Most of the discussion around Christian Petzold’s Phoenix, which stars his frequent muse Nina Hoss as Nelly, a Holocaust survivor, is around its surprising finale. Julian Barnes’s 2011 Nobel Prize winning novel The Sense of an Ending takes its title from Studies In the Theories of Fiction by Frank Kermode, which claims to “make sense of the way we try to make sense of our lives”.
This is a pretty profound statement, and through the film, the claim almost seems to work backwards: The Sense of the Ending of Phoenix is almost like the starting point of the film, (it would be fascinating to view the film in reverse, or perhaps forwards and reverse simultaneously, like is suggested for The Shining). Like the Kubrick film, Phoenix‘s big reveal, (though we know it) makes the viewer look backwards and forwards simultaneously. The patient movie watcher can sift through the rubble, and figure out where in the story of Esther, (as she renames herself), can Nelly return to her husband Johnny as her sort-of doppelgänger and try to figure out his intentions when dealing with herself.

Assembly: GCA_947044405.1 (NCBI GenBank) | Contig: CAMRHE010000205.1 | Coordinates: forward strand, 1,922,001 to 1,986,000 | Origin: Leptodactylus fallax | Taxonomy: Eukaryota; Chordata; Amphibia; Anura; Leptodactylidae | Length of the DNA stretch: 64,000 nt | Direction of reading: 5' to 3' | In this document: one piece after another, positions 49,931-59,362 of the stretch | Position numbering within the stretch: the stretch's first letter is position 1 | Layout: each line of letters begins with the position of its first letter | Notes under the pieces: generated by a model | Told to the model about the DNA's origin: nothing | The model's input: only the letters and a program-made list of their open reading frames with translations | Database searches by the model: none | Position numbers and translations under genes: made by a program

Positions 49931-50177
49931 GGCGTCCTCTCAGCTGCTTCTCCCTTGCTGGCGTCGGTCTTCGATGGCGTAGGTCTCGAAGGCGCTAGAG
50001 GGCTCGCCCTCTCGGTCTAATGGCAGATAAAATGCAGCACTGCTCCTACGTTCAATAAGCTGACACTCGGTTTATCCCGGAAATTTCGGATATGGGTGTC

Nelly is a ghost come back to life, which is but a single way in which she becomes the Phoenix of the nightclub. Its literal title is the nightclub in which her husband works, having not played the piano since before she disappeared, (music plays an essential role in helping to unearth the mysterious Nelly).
Phoenix seems to be about much more than Nelly’s reveal. It is the rebirth, the rebuilding of Germany, a Germany plagued with guilt and unease after the Holocaust, and about Petzold’s desire to show the reader as he shows the audience of the film, agape, confrontational and forced to reconcile the need to move forward and continue to glance backwards. This Phoenix can only rise by forcing the viewer, both the filmic viewer and those in the movie audience, to stall, to halt, to stay low, to look askew, to put their lives on hold. Hoss-ta la vista, baby.